The deeper we delve into science, the more we discover about ourselves – how we work and what extraordinary characteristics dwell within us.
In fact, theories and experiments have uncovered a whole new world living within our own bodies. Minds in the gut, blood types that proclaim our prevalence to certain diseases, and now, bacterial genomes, E. coli, that act as living memory recorders. It’s true, what we found can change the entire way we look at medicine, science, and existence itself.
What we have found is a stable and fully erasable memory bank. That’s right, all we need to know about the environment and medicine can be found within a bacteria.
Timothy Lu, associate professor of electrical engineering and computer science and biological engineering at MIT, discovered that we as human beings can store long-term information within our gut, using a bacterium.
These bacteria can be placed in certain areas and later monitored to study quantitative information. Recently, the limitations of existing methods of experimentation have been overcome, thus making room for unlimited storage space.
Timothy Lu partnered with Fahim Farzadfard, lead author of the journal Science, to expand on memory storage. Previous methods only allowed for storage of “all or nothing”.
Now, an analog version reveals the amount of exposure and how much time the recording occupied. This whole process, in turn, allows for new information to be recorded into any bacterial DNA sequence.
How is memory stored?
In order to store memory in E. coli bacteria, MIT researchers programmed an enzyme which can insert DNA in a specific area of bacterial genomes. This DNA is then activated by light or some other predetermined molecule. Once the memory is stored, it can be passed on through vast generations of the bacterial genome.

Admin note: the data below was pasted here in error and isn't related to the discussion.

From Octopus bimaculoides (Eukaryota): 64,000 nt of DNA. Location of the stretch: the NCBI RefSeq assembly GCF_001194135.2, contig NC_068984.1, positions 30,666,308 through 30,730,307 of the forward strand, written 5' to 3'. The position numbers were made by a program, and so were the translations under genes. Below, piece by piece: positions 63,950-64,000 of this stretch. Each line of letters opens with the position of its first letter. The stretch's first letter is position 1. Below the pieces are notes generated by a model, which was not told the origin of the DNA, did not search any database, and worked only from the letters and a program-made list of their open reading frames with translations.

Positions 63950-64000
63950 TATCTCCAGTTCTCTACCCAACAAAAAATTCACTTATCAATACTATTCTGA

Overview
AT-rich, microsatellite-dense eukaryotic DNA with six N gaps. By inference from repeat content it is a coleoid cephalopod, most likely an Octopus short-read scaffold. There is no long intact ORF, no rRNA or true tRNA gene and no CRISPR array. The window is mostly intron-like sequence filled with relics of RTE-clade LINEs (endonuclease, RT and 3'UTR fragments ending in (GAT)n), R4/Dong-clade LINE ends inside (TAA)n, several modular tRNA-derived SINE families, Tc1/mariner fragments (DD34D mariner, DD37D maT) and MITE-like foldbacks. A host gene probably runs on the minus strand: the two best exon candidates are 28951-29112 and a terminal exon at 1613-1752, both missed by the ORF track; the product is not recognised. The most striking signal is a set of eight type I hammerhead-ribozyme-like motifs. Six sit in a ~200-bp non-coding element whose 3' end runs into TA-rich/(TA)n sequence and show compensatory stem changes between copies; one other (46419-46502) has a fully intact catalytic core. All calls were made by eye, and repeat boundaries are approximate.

When retrieving information from the genome, a number of processes could be used. One process involves inserting the DNA into a non-functioning area of the gene, sequencing the gene, and revealing where the memory is stored. The number of cells in the gene was measured to determine how the exposure was implemented and how long it lasted.
In one particular study, the system was used to detect light, a lactose metabolite called IPTG, and it was found to be compatible with other molecules or signals produced by cells.
Basically, instead of using one cell over and over as a storage device, an entire population of bacterial genomes can be used as an analog hard drive. Isn’t that exciting! Not only is the body filled with information, but it can also store information for a very long time.
This can help understand the environment, by monitoring pollution and carbon dioxide levels in the ocean. This knowledge can also benefit medicine, as an invaluable tool for health – monitoring dietary intake through the digestive system.
The bottom line
Using bacterial genomes as tape recorders has even higher implications. In the future, we can possibly map diseases and link our biological memory banks to the ones we love.
In fact, we are well on our way to accomplishing that feat as we speak. It seems, the deeper we delve into science, the more we appreciate life itself and our role in the universe.
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